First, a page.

Message #3378

Subject: A layer-by-layer method! (With video tutorial coming sometime)
Date: Fri, 24 Jun 2016 18:22:13 -0700

Yesterday I first solved the 3^4 in 1255 moves using a layer-by-layer method I had come up with somewhat on-the-spot. Since then, I’ve modified a few of the macros to aim more for speed than fewest-move-count. (Though my second solve, using some of those new algorithms, was only 1044 moves.) For the sake of acronyms, I’ll call the two-color pieces "middles," three-color pieces "edges," and four-color pieces "corners." My method has 11 steps:

  1. MFL (middles of the first layer; also "cross")
  2. EFL (edges, first layer)
  3. CFL (corners, first layer)
  4. F2L-M (completing the middles of the first two layers)
  5. F2L-E (completing the edges of the first two layers)
  6. MOLL (middle orientation, last layer)
  7. MPLL (middle permutation, last layer)
  8. EOLL (edge orientation, last layer)
  9. EPLL (edge permutation, last layer)
  10. COLL (corner orientation, last layer)
  11. CPLL (corner permutation, last layer)

There are eleven macros used to perform these steps:

(The cross is completely intuitive, as in Friedrich/CFOP for the 3^3.)

  1. EFL case 1 (4 moves) - An intuitive commutator whose only real advantage is to keep from moving the mouse back and forth between faces that are far apart (when speedsolving).
  2. EFL case 2 (5 moves) - An intuitive solution to deal with edges on the last layer.
  3. CFL (10 moves) - Another intuitive commutator with an initial turn to make for a logical start position.
  4. F2L-M (9 moves) - Simply this 3^3 conjugate for solving the second layer
  5. F2L-E (18 moves) - A conjugate involving F2L-M. It displaces the middle piece, pairs it with a edge, then reinserts the pair.
  6. MOLL (6 moves) - A 4D version of this 3^3 conjugate,U%5D%5D which accomplishes exactly the same task; performed normally it flips (and uselessly permutes) two opposite middles, and when reversed it flips two adjacent middles.
  7. MPLL (3 moves) - Isolates a middle piece (along with two edges, but that’s unimportant) to allow for easy intuitive commutators to permute the middles of the last layer. (For permuting adjacent middles, rotate the last layer around a corner to avoid the edges colliding and causing issues.)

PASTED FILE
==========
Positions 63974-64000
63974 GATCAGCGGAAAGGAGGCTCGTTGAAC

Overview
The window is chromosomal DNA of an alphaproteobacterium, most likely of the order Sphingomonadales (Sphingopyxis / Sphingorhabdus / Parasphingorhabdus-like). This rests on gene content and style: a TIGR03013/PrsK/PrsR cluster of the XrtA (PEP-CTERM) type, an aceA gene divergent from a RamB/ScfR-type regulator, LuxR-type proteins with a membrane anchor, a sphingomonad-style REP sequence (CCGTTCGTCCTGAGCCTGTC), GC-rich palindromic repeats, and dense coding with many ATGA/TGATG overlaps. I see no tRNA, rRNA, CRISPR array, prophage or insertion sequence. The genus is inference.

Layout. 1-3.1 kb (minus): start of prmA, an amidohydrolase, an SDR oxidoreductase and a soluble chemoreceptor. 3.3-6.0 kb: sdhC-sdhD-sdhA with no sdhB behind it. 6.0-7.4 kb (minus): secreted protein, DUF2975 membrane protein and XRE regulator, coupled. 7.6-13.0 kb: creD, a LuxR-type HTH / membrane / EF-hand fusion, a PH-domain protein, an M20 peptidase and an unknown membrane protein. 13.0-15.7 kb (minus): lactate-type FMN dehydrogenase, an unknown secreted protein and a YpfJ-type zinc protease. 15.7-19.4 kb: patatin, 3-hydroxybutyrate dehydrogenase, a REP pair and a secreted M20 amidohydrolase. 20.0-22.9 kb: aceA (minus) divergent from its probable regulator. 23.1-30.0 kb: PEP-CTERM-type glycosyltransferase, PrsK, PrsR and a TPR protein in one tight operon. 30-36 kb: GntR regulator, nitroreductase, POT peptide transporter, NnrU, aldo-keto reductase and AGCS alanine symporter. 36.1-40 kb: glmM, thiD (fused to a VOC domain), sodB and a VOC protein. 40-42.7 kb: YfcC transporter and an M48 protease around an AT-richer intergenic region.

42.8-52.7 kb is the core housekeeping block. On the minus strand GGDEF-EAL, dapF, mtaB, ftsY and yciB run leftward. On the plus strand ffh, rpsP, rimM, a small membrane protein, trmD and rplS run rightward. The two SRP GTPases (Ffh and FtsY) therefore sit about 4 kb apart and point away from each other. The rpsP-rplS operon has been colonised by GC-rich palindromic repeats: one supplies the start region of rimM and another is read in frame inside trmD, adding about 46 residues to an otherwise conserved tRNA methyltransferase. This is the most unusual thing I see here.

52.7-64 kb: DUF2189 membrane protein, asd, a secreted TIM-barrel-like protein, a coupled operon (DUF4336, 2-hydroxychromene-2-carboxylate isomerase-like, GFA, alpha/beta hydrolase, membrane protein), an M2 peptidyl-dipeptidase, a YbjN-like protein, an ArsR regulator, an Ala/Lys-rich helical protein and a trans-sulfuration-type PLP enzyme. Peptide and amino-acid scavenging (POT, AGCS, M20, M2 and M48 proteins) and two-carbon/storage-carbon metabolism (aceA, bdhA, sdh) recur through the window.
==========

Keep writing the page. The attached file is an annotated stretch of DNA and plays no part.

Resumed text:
8. EOLL (7 moves) - Isolates an edge piece, flips it, and then returns it (along with two corners, but that’s unimportant). It uses an older version of my EPLL algorithm, which is now twice as long so that it doesn’t affect any corners.
  9. EPLL (6 moves) - Isolates a single edge pieceo to allow for easy intuitive commutators to permute the edges of the last layer.
  10. COLL (17 moves) - Quite a long algorithm; simply throws a corner twist inside a commutator of the CPLL algorithm.
  11. CPLL (8 moves) - Isolates a single corner to allow for easy intuiti– you get the point.

As you can see, none of the algorithms are particularly long or unwieldy, and those that are long as simply conjugates created from another algorithm. The method itself is also not terribly difficult to use once you learn it. I’m not really one to judge though, seeing as I haven’t used any other method yet. :P Here’s an album of images I created showing how to use the macros, and here’s a pastebin of the macros file I hope to upload tutorials and/or example solves using this method to Youtube at some point in the next week, but no promises there. Let me know if any of you have any success with this, and how it compares to Roice’s solution in both ease of learning, ease of use, move count, and speed.